Recovery Month Celebrates People In Recovery And Those Who Support Them
Recovery Month promotes the benefits of prevention, treatment, and recovery for mental and substance use disorders, celebrates people in recovery, appreciates the contributions of treatment and service providers, and promotes the message that recovery in all its forms is possible. Recovery Month spreads the positive message that behavioral health is essential to overall health, that prevention works, treatment is effective and people can and do recover.
Mental and substance use disorders affect millions of Americans and directly touch the lives of individuals, family members, neighbors, and colleagues. Families often deal with the complex dynamics of supporting loved ones living in recovery while, at the same time, learning how to take care of their own well-being. Given the widespread impact and societal cost of behavioral health conditions, it’s important for communities to make prevention, treatment, and recovery support services available and accessible to all those who need them.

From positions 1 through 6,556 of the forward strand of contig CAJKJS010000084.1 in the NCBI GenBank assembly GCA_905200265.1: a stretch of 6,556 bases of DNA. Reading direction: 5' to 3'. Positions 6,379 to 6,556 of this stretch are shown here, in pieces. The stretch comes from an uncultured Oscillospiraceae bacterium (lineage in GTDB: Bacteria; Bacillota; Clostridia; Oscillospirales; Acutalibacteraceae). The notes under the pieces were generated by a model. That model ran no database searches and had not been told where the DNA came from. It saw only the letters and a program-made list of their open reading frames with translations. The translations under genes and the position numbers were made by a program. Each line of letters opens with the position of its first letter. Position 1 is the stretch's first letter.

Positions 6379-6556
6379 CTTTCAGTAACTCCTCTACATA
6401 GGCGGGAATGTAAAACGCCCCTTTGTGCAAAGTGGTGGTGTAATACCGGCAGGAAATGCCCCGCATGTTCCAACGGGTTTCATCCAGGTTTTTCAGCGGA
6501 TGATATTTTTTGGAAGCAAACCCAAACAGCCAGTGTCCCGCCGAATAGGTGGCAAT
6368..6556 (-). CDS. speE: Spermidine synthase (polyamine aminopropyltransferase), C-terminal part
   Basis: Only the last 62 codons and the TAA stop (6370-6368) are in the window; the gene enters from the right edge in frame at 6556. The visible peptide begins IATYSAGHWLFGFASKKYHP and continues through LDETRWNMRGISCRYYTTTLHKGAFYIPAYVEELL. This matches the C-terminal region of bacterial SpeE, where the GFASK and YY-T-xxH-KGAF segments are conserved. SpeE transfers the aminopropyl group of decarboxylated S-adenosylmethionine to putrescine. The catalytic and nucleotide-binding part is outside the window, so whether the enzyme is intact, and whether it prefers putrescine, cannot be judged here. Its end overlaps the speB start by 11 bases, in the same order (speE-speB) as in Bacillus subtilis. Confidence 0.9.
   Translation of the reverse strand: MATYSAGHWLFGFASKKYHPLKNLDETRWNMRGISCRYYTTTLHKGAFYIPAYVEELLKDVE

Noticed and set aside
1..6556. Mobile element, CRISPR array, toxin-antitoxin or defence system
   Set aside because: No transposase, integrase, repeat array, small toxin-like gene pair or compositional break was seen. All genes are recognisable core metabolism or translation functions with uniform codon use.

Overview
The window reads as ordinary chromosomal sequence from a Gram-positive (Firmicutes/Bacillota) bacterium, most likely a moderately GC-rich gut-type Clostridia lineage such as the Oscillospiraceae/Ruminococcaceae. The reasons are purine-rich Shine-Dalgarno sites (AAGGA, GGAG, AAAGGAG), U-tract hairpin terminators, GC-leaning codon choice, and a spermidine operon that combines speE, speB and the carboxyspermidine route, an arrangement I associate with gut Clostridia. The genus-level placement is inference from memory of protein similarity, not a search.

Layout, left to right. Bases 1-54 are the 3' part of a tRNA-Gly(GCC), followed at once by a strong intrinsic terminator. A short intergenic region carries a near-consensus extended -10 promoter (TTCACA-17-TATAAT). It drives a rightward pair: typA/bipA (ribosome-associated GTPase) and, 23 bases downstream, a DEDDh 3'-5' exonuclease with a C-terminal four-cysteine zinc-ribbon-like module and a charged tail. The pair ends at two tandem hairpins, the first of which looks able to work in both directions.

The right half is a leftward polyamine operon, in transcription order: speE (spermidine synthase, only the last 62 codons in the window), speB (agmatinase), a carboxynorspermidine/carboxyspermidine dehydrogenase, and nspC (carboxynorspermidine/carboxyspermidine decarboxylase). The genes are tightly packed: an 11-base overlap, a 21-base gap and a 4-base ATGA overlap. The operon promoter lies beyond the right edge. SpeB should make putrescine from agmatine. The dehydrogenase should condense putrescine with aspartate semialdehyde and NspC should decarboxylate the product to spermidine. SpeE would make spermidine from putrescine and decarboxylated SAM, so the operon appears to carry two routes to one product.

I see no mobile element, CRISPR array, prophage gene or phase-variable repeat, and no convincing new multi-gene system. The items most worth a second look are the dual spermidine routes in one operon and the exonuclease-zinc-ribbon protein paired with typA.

Every September, the Substance Abuse and Mental Health Services Administration (SAMHSA) (https://samhsa.gov/), within the U.S. Department of Health and Human Services (HHS) (https://hhs.gov/), sponsors National Recovery Month (Recovery Month) to increase awareness of behavioral health conditions and support those in recovery. This celebration promotes the message that behavioral health is essential to overall health, prevention works, treatment is effective, and people can, and do, recover from mental and substance use disorders.
The 2017 Recovery Month theme, “Join the Voices for Recovery: Strengthen Families and Communities,” inspires communities to be socially inclusive, offering support to those with mental and/or substance use disorders. It also encourages members of the community to seek help when needed, lend a hand, and contribute to their community as citizens, parents, employees, students, volunteers, and leaders.
More Resources For Recovery Month
Share Your Recovery Story
Share your recovery story and learn from others (https://recoverymonth.gov/personal-stories)
Find out about and post recovery events in your community (https://recoverymonth.gov/events)
Watch the Road to Recovery television series (https://recoverymonth.gov/road-to-recovery)